A Cup that Overflows
Pentecost III (Ordinary Time XII)
June 25, 2017
"The Lord is my shepherd, I shall not want." Don't those words touch most of us somewhere? I knew a couple who had a spiritual practice of saying this psalm together regularly; as he was dying, she sat next to his bed and they would say it together. At funerals I often invite the congregation to say the psalm with me, as the Pastor did at my father's funeral.
What associations does this psalm have for you?
My preaching teacher warned us against what he called "shotgun sermons:" sermons without focus or depth, but instead scattered ideas all over the place. I know, but there are so many associations with this psalm that I'm going to scatter some ideas. Forgive me, Dr. Macleod.
Most of us associate this psalm with comfort. "Thy rod and thy staff they comfort me" are words to get us up and going again when we feel knocked down. We may not know much about sheep and it seems counter-intuitive to think of an instrument intended to whack you on the butt as comforting, but the words do that for us anyway. I've read as much as I could find about Otto Warmbier's funeral, because I wondered if they used Psalm 23. He was a religious Jew, and his rabbi presided at the service, so I would not be surprised. Folks might have found it comforting.
Warmbier was from the close-knit town of Wyoming, Ohio. I was a pastor there for five years; a young man I baptized there was a classmate of Otto. Although the town has only 8,000 people, more than 2,000 showed up for the funeral, which is no surprise to anyone who knows Wyoming. So I don't know if they said Psalm 23, but I know they were there to comfort one another.
Another association is encouragement. "Yea, though I walk through the valley of the shadow of death, I will fear no evil" is something that can keep us moving through dark times and even calmly facing the prospect of our own death or the death of someone dear. I sometimes think of R2-D2 rolling along through the cut in the hills of Tatooine, Jawas lurking and whispering on either side. Actually the beeps and chirps he emits as he goes sound very much as though he fears a number of evils. And they do get him.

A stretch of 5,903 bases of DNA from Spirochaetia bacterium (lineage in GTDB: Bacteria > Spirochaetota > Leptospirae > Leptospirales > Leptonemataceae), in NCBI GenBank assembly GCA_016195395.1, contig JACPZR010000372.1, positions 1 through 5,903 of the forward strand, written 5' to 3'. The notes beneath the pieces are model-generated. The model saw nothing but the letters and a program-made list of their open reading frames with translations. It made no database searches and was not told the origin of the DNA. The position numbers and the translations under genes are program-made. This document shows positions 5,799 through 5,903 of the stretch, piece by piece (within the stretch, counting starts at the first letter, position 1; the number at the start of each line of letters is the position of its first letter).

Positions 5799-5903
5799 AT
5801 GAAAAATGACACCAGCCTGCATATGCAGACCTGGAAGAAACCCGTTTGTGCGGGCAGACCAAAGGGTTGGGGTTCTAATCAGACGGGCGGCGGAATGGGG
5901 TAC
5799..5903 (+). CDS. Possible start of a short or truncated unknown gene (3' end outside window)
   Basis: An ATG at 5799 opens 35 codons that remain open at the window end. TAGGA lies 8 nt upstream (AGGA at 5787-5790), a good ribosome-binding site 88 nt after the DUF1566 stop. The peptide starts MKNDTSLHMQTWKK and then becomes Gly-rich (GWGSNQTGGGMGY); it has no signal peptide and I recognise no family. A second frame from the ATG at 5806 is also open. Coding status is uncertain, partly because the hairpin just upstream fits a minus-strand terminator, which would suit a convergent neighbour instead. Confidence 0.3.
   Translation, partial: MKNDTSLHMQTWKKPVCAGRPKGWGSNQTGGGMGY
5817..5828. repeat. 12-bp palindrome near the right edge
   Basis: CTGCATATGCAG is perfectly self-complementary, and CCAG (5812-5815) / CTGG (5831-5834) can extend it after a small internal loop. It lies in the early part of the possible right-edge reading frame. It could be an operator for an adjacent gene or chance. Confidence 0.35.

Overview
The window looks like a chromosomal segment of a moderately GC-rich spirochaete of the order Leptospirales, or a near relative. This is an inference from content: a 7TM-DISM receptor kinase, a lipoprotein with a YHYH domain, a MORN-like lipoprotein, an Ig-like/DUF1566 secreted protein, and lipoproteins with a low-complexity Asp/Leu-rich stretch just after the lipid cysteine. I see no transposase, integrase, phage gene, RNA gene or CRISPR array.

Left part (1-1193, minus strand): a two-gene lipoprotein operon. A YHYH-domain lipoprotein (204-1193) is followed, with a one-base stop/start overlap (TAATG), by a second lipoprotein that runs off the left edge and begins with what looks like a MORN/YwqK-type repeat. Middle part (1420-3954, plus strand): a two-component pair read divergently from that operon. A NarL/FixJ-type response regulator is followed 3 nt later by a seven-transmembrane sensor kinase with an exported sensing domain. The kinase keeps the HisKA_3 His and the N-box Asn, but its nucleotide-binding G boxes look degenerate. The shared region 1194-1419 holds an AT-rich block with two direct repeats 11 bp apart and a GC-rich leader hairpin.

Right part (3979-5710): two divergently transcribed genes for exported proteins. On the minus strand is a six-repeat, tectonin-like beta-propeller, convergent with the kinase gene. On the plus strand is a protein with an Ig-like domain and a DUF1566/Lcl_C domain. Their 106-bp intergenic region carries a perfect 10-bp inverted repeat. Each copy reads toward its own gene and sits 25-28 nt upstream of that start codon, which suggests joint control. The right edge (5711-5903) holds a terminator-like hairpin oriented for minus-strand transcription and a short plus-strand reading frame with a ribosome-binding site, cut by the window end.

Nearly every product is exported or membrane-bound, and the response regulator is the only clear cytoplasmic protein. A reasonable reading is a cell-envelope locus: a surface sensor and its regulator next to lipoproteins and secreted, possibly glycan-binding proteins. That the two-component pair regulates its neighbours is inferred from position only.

I encourage you to go back and read the psalm slowly, savoring words and picturing their meanings. Read it in The Message or The Contemporary English Bible or another version if you need help. The controlling image through most of the poem is that of a sheep being nudged along and looked after by its shepherd. I should probably point out that there is a strong political undercurrent to the poem, since throughout the Bible the government is referred to as the "shepherds" of the people. Even though we call our spiritual leaders "shepherds" ("pastor" is Latin for "shepherd"), the Bible never refers to the priests as shepherds, but rather the King and his court. When the prophet Jeremiah lights into the government, he scolds them for failing to do their duty as shepherds.
So when you say "The Lord is my shepherd" you are, in part, saying that whoever is in charge in City Hall or Lincoln or Washington is not as crucial as people might think, because the Lord is the one who really is your guide and your hope. And that is your comfort. You and I look to God for leadership, for the green pastures, for the still waters, and to keep us on the right path.
Here's another shot in the same general direction: I think it's no accident that this is Psalm 23, rather than falling somewhere else in the Book of Psalms. The editors who organized the Book of Psalms were careful in the way they placed each poem. Some people keep a spiritual practice of praying through the psalms, and if you do that you will have a very well-designed spiritual experience. You will say, "The Lord is my shepherd, I shall not want" right after "My God, my God, why have you forsaken me?" (Psalm 22) and right before "The earth is the Lord's and all that is in it" (Psalm 24). From abandonment to comfort to praise: the folks who put these together knew what they were doing.